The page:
Rosanna had won. During her next vacations, she outsourced Luna to her tribe—Monica from Chile, Delma from El Salvador, Jaime from Guatemala. But Rosanna’s next vacation left us in a lurch. We requested a Spanish speaker from an agency and they sent a woman from Puerto Rico. An hour later, my building superintendent called. “Your baby sitter is a freak,” he said. “Luna told me to call. And she’s not Puerto Rican.” (Who pretends to be Puerto Rican to get a job?) I couldn’t come home.

I posted a cry for help to my faux friends on Facebook which elicited only sympathy. The super called again. “Would you like me to take her?” he asked, he of the 4 kids who’ve scampered our halls chatting in Albanian since they were toddlers. Great! He even has the keys! I expressed my glee on Facebook and the replies poured in. In short order, my super was accused of being a pedophile, a child trafficker, a canonizable saint, and a shyster looking to rob me. I got home to find Luna with his daughter, Ana, all grown up, making paper bag puppets. Pouty face no more! Ding Ding Ding—sitter Lotto! I had found an unemployed college graduate who lives down the hall and is great with kids. I was all set until I got altruistic and recommended her to a friend. Less than a year later she had a full-time job.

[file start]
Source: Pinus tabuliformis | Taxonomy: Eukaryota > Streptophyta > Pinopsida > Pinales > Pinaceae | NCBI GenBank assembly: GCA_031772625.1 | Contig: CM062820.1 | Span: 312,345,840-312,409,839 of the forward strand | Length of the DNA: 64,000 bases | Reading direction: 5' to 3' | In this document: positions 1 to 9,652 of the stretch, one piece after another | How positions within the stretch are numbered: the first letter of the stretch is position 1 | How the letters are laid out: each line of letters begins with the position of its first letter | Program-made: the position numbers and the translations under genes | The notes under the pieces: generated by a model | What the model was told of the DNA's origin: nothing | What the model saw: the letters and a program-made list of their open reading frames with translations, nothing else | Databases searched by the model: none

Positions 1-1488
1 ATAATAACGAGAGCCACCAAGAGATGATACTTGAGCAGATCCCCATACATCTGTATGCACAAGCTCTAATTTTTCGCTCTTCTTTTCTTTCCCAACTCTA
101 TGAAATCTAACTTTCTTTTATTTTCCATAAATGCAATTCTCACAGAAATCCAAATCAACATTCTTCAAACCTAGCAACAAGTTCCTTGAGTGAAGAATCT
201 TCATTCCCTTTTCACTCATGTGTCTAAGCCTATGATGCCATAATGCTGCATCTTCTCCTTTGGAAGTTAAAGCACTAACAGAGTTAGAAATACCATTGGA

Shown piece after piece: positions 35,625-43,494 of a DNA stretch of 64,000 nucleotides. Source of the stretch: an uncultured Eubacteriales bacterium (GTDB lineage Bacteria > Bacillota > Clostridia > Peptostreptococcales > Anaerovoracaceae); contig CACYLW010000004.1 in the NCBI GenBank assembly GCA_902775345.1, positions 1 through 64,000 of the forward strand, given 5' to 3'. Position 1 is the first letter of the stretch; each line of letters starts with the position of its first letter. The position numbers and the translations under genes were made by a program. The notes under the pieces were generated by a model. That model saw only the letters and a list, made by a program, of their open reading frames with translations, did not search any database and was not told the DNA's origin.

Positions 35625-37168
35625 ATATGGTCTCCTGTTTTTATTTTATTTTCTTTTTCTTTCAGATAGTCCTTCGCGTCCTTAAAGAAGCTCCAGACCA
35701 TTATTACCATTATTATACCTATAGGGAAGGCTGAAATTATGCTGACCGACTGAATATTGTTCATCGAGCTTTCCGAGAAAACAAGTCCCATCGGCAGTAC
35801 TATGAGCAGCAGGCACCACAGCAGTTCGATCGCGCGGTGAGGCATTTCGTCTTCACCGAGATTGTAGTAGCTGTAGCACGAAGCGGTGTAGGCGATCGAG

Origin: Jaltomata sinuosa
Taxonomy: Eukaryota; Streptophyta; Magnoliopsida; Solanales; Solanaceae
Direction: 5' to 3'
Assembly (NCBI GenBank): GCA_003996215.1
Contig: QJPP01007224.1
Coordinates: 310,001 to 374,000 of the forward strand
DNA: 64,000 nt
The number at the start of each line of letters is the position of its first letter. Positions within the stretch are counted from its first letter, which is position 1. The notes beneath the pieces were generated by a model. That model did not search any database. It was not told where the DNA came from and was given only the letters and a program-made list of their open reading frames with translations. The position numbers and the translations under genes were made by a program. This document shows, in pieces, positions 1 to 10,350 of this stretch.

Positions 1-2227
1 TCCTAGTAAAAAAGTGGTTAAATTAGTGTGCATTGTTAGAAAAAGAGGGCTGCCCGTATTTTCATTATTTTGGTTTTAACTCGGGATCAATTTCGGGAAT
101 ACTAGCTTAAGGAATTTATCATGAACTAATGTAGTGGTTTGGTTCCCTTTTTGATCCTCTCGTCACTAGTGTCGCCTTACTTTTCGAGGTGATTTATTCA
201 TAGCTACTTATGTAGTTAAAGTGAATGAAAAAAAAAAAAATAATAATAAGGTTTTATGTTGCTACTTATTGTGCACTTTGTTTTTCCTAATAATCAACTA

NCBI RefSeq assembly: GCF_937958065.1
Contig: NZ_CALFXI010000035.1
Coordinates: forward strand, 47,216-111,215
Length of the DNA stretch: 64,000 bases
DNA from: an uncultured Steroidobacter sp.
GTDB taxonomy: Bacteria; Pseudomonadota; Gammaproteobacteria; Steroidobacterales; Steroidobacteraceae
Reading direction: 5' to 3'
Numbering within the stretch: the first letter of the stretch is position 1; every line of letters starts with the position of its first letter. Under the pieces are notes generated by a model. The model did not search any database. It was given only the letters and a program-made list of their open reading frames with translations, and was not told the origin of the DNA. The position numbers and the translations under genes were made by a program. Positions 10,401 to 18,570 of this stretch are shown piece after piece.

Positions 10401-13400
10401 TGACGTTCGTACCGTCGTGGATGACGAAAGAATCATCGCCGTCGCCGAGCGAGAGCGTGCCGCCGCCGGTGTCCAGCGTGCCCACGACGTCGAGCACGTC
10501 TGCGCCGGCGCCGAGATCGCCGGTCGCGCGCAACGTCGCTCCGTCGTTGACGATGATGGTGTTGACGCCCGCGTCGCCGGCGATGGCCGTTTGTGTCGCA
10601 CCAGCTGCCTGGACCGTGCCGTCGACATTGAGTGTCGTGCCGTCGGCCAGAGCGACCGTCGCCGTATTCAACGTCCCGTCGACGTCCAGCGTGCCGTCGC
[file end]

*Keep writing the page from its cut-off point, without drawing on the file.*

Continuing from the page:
That brings me back to this week. As soon as I mentioned back up care, Rosanna sprung into action and ran it all by Pouty Face, who now speaks in full sentences. They announced a girl named Yomaris would be monitoring Luna. I also hired a lovely girl from back-up care who they allowed to hang out with them. I still had Luna cruising from play date to play date. Rosanna somehow managed to monitor the entire thing from the Dominican Republic. By week’s end, they wanted back up care no more. By week’s end, everyone had it covered. I was out of it, sitting totally detached at work, sporting my own pouty face.

A contributor to Mamiverse, Rose Arce is a senior producer of Latino in America 2 which airs on CNN on July 22 and 28, 2012. For the full version of this article, click here.